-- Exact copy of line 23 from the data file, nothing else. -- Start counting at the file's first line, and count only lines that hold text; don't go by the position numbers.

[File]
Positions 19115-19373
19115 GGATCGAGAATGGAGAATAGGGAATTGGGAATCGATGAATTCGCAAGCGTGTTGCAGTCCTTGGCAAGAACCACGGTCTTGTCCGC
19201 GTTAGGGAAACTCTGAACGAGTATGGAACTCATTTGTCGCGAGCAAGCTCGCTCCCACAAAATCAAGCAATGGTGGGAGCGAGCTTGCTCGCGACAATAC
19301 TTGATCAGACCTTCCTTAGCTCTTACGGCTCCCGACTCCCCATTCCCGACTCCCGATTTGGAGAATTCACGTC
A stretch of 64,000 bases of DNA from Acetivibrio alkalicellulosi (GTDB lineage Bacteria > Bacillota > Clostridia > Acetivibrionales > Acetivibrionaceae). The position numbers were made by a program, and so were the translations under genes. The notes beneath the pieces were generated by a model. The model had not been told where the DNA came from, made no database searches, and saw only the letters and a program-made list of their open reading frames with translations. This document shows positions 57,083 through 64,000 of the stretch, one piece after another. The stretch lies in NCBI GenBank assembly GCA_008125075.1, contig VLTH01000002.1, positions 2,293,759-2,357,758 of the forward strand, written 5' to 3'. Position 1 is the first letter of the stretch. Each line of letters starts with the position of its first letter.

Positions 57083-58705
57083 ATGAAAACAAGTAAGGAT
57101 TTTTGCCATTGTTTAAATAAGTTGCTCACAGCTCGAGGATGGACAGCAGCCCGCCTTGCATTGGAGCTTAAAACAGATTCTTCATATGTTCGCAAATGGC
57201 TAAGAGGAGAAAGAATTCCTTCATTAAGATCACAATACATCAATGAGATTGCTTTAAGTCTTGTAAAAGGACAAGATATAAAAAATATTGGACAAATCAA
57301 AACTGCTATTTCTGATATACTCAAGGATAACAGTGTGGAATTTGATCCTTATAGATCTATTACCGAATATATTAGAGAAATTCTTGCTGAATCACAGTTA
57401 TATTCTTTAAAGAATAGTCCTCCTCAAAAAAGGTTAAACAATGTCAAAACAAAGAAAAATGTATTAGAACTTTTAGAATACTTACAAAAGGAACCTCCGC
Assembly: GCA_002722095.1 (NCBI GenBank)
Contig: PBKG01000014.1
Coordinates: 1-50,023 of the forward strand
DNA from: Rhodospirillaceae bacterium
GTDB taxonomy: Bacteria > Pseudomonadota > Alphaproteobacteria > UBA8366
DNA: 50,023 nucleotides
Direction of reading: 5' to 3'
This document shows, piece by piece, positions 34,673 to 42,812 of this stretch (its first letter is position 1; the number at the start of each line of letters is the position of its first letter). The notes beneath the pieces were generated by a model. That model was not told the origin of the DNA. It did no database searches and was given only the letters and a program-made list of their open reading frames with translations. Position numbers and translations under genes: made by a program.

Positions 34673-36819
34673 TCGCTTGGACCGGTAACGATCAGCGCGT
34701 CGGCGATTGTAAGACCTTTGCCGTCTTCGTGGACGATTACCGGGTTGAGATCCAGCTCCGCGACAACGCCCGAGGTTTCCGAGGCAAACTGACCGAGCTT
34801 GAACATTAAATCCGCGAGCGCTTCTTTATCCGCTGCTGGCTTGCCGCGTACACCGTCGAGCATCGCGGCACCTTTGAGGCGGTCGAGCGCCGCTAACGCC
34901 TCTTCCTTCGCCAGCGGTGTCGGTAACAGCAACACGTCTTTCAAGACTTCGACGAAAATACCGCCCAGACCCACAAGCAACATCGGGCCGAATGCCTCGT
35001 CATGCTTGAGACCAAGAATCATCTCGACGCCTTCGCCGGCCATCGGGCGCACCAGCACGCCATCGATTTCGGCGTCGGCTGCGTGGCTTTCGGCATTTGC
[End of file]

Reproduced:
34801 GAACATTAAATCCGCGAGCGCTTCTTTATCCGCTGCTGGCTTGCCGCGTACACCGTCGAGCATCGCGGCACCTTTGAGGCGGTCGAGCGCCGCTAACGCC